|(if,< guard >)||is fulfilled if at least one value of lr matches the guard|
|(if,n(< guard >))||is fulfilled if at least one value of lr doesn't match the guard|
|(fi,null)||closes an if construct|
|(du,null)||nop, does nothing|
Thread's start and stop synchronization is displayed by outgoing and incoming arrows respectively, next to the < memory_instruction >.
Most recent writes are displayed by sets next to incoming arrows right of the < memory_instruction >.
Following examples are from JSR-133. They all illustrate a specific problem
with naive memory models. We translated these examples to our system, and produced the different reports. We named them, using the expression
PughFigNNx, where NN stands for the number of the
respective figures of the JSR-133 document, and x is an optional letter. They are useful to learn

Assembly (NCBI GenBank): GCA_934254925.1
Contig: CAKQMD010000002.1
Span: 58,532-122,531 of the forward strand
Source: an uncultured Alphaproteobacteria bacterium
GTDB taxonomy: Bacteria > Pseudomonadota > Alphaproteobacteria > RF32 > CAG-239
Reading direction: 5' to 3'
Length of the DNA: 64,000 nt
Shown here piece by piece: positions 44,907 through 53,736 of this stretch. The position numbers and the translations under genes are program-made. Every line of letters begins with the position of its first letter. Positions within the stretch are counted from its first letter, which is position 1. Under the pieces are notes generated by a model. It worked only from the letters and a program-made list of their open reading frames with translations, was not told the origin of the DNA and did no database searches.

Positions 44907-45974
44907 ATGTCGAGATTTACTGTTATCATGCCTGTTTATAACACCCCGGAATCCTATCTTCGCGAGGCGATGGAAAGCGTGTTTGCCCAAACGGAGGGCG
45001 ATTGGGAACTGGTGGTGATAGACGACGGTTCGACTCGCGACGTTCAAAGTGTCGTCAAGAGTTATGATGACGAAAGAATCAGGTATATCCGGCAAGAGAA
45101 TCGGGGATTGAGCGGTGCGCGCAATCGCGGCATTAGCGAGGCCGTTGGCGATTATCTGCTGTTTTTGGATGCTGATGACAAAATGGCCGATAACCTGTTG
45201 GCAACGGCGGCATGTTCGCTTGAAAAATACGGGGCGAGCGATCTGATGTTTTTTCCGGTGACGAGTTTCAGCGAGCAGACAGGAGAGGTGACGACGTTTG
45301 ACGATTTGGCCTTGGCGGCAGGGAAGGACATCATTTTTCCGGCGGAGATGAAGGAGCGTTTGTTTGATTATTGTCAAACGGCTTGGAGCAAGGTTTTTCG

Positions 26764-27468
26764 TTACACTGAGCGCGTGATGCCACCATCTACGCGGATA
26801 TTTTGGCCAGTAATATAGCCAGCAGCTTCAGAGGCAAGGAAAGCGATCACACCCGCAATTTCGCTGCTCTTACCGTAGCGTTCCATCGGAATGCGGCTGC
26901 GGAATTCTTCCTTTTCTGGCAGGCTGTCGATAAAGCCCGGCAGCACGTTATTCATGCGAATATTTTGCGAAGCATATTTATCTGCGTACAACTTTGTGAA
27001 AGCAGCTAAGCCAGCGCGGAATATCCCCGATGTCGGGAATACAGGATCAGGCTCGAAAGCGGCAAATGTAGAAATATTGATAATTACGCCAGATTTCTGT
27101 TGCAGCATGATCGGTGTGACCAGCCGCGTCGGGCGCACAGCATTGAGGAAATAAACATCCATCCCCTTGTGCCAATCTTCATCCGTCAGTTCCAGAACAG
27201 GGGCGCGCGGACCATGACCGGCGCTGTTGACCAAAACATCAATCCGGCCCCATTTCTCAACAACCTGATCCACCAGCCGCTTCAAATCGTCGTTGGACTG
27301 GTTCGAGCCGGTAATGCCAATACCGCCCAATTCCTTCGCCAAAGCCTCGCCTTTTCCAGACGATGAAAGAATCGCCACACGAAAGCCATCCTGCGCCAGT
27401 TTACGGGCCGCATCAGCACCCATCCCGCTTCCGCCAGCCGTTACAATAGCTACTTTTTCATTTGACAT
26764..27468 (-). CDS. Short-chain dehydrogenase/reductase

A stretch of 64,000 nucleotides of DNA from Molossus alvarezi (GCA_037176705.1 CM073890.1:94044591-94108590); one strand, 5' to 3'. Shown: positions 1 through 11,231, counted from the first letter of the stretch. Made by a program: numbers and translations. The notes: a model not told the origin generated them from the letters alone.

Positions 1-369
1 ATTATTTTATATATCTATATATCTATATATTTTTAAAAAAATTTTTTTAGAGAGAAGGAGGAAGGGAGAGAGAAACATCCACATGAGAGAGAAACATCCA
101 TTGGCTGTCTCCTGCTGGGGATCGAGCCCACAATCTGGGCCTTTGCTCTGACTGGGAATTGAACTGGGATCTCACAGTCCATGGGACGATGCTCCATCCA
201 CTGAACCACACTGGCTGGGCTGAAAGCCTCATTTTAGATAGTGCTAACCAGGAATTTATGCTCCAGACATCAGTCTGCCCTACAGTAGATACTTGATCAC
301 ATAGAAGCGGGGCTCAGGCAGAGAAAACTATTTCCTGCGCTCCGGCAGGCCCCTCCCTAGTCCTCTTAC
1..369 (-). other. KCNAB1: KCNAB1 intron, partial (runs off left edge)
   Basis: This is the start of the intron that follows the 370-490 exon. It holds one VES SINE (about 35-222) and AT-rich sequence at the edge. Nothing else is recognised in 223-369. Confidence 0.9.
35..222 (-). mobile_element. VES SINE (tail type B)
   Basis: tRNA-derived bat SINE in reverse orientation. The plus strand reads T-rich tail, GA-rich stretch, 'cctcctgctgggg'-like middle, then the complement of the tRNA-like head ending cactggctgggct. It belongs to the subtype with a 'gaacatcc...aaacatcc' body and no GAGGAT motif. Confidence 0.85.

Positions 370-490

what kinds of problems
are present in naive memory models, and show that our system can correctly handle the different memory constraints. At some points our
developed language allows for a different flavour of expressivity in comparison to the language used in JSR-133. See for example PughFig04a.txt, PughFig04b.txt, PughFig19a.txt and PughFig19b.txt.
There is also a class of complex inference and security problems discussed in JSR-133, which we discarded in favour of model simplicity. See for example PughFig16a.txt, PughFig16b.txt, PughFig16c.txt, PughFig17.txt and PughFig18.txt.
Here is the complete list:
|PughFig06.txt||PughFig06.pdf||cyclic if-if dependency|
|PughFig07.txt||PughFig07.pdf||cyclic read-write dependency|
|PughFig16a.txt||PughFig16a.pdf||if order hack|
|PughFig16b.txt||PughFig16b.pdf||if order hack|
|PughFig16c.txt||PughFig16c.pdf||if order hack|